Furman AR-15 Series II
Feb 1, 2006 12:00 PM,
By John McJunkin
Regulating voltage is the first step toward great audio.
I have been a great fan of voltage regulation and power conditioning for quite some time now, and I was excited to get my hands on Furman’s AR-15 Series II unit. The reality is voltage regulation is not just a luxury, but truly a necessity. Frankly, I have suffered equipment losses to spikes in years past, and I have sworn that I will never lose another piece of gear to a transient. I very adamantly recommend that contractors and integrators use some kind of device to regulate and clean up their AC. In addition to gear-saving transient clampdown, it makes sense to keep power regulated in critical applications since one can nary afford having a brownout degrade or even shut down audio and/or video. Furman is well known for its power-regulating devices, and the AR-15 Series II is the latest addition to the line. Let’s take a look.
There are three primary purposes for using a voltage regulator/power conditioner. The first is to protect your equipment from surges, spikes, transients, and other nasty bugaboos that can literally destroy your equipment. This one is the no-brainer. Nobody wants to fry his or her equipment.
The second is to guarantee a certain amount of current and a stable voltage. To a large extent, this one is also a no-brainer. A competent contractor or systems integrator certainly wishes to ensure that the “show will go on,” as it were, under any and all circumstances.
Finally, the third purpose for voltage regulation and power conditioning is to increase the quality of the audio and video being presented. This, while lower on the priority totem pole, is still an important aspect. I would submit that we go out of our way to provide high-quality speakers, video monitors, amplifiers, and microphones in an attempt to maximize quality. Power conditioning can have a profoundly positive impact upon the quality, and should be very strongly considered. It may not be the first priority on the list of means to provide quality signals, but it should be somewhere on that list. And if providing high quality is the lowest of the three priorities here, it should be pretty obvious that you should strongly consider the use of such units if you have not already.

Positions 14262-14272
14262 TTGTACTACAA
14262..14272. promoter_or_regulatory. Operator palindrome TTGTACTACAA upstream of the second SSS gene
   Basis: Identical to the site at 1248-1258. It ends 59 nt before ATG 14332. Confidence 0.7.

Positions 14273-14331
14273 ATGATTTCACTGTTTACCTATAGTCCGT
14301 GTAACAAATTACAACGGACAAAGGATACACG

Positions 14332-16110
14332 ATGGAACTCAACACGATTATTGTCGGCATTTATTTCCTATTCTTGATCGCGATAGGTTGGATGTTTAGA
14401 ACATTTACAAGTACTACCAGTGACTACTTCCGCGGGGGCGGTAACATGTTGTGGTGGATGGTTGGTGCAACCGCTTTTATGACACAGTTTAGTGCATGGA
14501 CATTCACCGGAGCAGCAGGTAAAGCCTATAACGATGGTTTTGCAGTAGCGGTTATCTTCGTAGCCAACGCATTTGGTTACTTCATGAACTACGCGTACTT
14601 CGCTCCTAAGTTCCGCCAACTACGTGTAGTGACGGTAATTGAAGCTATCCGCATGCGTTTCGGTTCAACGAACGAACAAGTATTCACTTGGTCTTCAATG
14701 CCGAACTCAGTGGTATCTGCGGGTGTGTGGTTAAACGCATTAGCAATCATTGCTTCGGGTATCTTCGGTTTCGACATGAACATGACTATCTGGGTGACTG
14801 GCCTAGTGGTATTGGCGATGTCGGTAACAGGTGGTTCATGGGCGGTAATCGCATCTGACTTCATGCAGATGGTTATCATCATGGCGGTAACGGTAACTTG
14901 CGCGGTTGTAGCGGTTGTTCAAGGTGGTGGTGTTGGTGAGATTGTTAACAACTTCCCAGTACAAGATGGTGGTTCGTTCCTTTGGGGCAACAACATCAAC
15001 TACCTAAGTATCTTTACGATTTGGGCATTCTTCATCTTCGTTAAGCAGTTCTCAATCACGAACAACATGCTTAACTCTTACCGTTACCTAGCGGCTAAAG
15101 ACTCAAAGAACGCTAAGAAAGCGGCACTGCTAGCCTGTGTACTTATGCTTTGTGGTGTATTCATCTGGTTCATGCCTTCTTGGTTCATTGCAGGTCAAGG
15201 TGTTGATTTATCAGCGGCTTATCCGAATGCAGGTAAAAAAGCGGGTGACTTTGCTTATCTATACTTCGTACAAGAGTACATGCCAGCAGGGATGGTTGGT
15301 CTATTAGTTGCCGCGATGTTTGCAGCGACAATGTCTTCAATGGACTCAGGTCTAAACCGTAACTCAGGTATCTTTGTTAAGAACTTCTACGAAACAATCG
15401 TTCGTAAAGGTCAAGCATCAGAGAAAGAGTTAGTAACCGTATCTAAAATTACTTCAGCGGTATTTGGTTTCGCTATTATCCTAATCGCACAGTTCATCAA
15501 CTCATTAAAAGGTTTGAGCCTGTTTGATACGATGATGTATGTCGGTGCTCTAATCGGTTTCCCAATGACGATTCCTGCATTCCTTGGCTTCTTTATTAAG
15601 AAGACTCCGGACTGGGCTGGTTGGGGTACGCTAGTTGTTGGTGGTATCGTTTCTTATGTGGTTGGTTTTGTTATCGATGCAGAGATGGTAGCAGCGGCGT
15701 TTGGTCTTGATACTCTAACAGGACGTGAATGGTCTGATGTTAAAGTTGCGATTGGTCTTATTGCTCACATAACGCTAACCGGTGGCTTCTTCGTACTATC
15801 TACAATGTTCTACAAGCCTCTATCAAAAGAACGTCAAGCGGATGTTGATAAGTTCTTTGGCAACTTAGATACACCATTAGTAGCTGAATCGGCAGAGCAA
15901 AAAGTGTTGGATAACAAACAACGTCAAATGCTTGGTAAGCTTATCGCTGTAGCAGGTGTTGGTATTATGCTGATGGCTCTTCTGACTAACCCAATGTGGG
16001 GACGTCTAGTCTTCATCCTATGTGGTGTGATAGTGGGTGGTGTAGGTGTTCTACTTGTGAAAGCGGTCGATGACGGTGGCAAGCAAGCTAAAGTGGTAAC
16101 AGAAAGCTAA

THE BIG HEAVY BOX
I pulled the regulator out of the box to discover that this 1U rack-mount box is heavy — I say that sarcastically, but it is substantial! There’s a big, fat toroidal transformer inside contributing the lion’s share of the unit’s weight. That’s how it accomplishes its magic — a multi-tap toroidal transformer. On the front panel, from left to right, there is a multi-segment LED voltmeter displaying the input AC line voltage in meaningful increments from 75V to 150V. At 101V and 137V, the LEDs are yellow, indicating that the voltage is approaching unusable levels. The ranges from 75V to 98V and from 140V to 150V, respectively, are represented by red LEDs, indicating input voltage either too low or too high for proper operation. The center six LEDs, ranging from 105V to 131V are green, indicating appropriate, usable input voltage. If the input voltage is too low or too high, the regulator shuts off output and indicates the problem via these LEDs.
To the right of this display is a single green LED indicating “in regulation,” or that the system is actively operating and that regulated, conditioned power is being delivered. To the right of the brushed aluminum plate in the center of the face is a green LED labeled “Protection OK,” which will dim in the event of an extreme transient that the unit simply cannot handle. A yellow “Extreme Voltage” LED resides to the right of that, indicating that the input voltage is significantly above the nominal operational level as the result of accidental connection to 220VAC or an open neutral from a 208VAC or 240VAC feed.
Next in sequence is a rocker switch that provides 12VAC at 0.5A to the unit’s rear-panel BNC gooseneck lamp connector. Next is one of the unit’s nine regulated power outlets — and it’s really nice having one in front! Finally, at the unit’s far right is a large rocker switch controlling power for the entire unit.